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Adoption charity rejects claim that IVF success has caused the collapse of adoption

On Adoption Sunday, Home for Good, the adoption charity founded by Dr Krish Kandiah, has rejected a claim that the rise in IVF success has led to a collapse in adoption.

On Saturday, senior child advocate, Anthony Douglas, the Chief Executive of the Child and Family Court Advisory and Support Service (CAFCASS) said: "IVF used to be around 7% successful and now it's around 30%.

"So as a choice, adoption is competing with lots of other ways of having children."

The adoption process "takes twice as long as it should, which puts people off", he added.

But adoption and fostering charity, Home for Good, has rejected the claim, arguing that framing adoption as the preserve of those who are unable to have birth children is a misunderstanding.

Adoptive father and Founding Director of Home for Good, Dr Krish Kandiah, said: “the claims are a misunderstanding of the very essence of adoption. Ultimately, adoption is not about family completion but the flourishing of vulnerable children. Conflating infertility and adoption is not helpful and the claims that IVF success has caused a ‘collapse in adoption’ is so simplistic it paints an untrue picture.

"Adoption is for all those who want to make a difference in the lives of vulnerable children, not just those suffering with infertility.”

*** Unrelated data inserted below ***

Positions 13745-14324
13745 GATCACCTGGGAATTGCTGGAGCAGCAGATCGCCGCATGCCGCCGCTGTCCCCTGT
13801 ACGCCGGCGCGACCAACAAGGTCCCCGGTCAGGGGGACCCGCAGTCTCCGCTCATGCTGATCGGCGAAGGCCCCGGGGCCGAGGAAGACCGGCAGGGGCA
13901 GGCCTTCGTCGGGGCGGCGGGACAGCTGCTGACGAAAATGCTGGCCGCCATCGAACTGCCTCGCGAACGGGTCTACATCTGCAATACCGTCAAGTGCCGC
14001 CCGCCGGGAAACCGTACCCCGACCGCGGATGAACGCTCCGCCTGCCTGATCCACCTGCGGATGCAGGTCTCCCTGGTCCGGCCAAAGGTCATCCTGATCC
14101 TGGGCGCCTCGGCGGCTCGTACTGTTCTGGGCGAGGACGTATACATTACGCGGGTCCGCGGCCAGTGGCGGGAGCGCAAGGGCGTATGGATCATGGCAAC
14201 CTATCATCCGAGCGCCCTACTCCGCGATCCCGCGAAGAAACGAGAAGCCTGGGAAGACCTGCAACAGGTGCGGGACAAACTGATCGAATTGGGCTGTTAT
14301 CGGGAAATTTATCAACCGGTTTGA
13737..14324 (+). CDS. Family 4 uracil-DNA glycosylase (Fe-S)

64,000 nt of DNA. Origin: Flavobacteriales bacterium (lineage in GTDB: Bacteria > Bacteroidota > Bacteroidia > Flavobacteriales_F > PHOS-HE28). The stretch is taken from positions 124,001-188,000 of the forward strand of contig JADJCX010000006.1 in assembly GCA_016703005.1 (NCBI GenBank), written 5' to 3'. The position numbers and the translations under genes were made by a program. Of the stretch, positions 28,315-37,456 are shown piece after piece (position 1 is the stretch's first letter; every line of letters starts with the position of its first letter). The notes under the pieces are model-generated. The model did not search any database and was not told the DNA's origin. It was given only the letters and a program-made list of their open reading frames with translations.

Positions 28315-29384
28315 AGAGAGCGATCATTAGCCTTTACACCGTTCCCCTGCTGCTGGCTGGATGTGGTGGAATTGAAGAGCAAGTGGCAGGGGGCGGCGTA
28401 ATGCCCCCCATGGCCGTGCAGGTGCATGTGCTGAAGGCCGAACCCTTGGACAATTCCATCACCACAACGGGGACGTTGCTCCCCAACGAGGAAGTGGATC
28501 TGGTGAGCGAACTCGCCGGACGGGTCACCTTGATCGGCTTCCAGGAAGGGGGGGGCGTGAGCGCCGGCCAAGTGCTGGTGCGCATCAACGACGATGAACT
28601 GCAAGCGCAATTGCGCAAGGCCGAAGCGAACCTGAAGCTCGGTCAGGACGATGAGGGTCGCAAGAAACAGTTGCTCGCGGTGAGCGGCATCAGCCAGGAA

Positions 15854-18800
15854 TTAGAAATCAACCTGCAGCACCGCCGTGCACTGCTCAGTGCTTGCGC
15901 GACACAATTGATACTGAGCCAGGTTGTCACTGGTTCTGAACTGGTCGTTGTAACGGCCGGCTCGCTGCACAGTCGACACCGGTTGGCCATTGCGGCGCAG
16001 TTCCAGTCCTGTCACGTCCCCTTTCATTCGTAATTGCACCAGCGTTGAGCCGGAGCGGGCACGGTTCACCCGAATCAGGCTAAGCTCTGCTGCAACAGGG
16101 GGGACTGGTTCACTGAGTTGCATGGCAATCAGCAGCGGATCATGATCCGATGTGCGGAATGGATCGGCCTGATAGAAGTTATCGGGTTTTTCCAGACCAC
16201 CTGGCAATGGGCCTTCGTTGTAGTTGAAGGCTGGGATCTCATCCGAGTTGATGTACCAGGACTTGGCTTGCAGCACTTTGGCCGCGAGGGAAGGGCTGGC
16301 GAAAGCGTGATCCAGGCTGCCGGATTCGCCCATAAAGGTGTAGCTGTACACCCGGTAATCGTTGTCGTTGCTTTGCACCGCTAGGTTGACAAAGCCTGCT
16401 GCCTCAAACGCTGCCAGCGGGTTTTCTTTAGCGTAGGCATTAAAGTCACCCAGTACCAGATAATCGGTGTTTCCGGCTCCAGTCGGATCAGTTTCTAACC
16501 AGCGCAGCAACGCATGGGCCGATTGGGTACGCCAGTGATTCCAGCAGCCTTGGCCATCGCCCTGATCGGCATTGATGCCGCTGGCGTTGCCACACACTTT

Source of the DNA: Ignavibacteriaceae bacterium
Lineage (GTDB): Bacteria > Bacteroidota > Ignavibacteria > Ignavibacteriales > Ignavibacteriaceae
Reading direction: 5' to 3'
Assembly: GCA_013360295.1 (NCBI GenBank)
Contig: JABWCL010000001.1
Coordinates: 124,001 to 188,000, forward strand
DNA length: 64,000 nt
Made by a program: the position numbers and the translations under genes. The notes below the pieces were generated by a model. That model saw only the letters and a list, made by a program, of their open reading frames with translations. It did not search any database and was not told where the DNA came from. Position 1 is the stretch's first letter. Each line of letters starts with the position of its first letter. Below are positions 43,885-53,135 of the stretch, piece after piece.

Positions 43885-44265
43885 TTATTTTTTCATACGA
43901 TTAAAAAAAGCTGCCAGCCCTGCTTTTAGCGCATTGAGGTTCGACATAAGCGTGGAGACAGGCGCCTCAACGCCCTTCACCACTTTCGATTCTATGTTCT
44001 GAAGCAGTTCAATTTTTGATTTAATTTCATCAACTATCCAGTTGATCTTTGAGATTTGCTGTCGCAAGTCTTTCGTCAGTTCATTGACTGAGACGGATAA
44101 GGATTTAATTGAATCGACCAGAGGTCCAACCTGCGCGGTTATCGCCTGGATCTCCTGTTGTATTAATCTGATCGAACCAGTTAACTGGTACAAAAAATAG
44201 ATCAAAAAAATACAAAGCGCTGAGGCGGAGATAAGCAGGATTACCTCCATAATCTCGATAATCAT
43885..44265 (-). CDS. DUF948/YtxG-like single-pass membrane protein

“The charity I founded aims its recruitment of new foster or adoptive families, not at those facing infertility, but at those willing to open their homes to vulnerable children in need of a loving, stable home. We’ve seen a whole range of people step forward including those who choose to adopt instead of having birth children as well as others, like myself, who have already had birth children.”

Home for Good say that the number of children being adopted is significantly lower than previous decades but that the reasons for that are partly attitude changes, such as a change in trust of single parents, and therefore a decrease in so-called ‘relinquished babies’ - those who are being considered for adoption early on. 

They add that there is also a rise in children being cared for within the birth family and a recent court judgement that argued that adoption should be seen as a last resort.

Anya Sizer, a mother through both IVF and adoption and regional organiser for the Fertility Network, has also rejected the claims that IVF is a huge success story, arguing that IVF is not the panacea that it is portrayed to be. 

“Access to IVF is still patchy and treatment is still more often unsuccessful than successful. The challenges experienced by those facing infertility are great, as are those faced by adoptive families caring for very vulnerable children who have often experienced severe trauma. Adoption is not the responsibility of infertile couples. It falls to all of us to ensure that every child is flourishing in a loving home, fertile or not.”

Adoptive mother, Amy Burns, who chose to adopt instead of having birth children said:

"The landscape of adoption has changed significantly in the last 40 years and to simplify the many reasons for the decrease in adoption numbers to this one specific does a huge disservice to those facing infertility, adoptive parents, and most of all, to adopted children. However you come to adoption, choosing to adopt means parenting a child who has experienced trauma and separation. It is a choice to offer care to a vulnerable child, and should only ever be framed in this way."

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